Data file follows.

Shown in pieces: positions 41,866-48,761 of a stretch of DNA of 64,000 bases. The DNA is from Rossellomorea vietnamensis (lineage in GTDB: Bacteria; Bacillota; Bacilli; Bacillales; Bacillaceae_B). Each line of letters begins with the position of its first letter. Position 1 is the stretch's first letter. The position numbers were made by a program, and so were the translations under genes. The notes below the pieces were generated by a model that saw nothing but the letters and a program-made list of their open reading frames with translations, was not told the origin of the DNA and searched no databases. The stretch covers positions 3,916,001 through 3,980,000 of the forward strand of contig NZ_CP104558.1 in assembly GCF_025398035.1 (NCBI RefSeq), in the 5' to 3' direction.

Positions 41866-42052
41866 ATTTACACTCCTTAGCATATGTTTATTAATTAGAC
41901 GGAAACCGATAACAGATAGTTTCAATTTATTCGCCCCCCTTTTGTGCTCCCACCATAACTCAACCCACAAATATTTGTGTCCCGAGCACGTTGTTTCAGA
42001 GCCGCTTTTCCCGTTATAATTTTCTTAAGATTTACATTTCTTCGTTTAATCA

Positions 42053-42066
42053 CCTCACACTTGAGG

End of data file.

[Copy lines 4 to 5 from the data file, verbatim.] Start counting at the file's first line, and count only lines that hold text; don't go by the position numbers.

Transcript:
41901 GGAAACCGATAACAGATAGTTTCAATTTATTCGCCCCCCTTTTGTGCTCCCACCATAACTCAACCCACAAATATTTGTGTCCCGAGCACGTTGTTTCAGA
42001 GCCGCTTTTCCCGTTATAATTTTCTTAAGATTTACATTTCTTCGTTTAATCA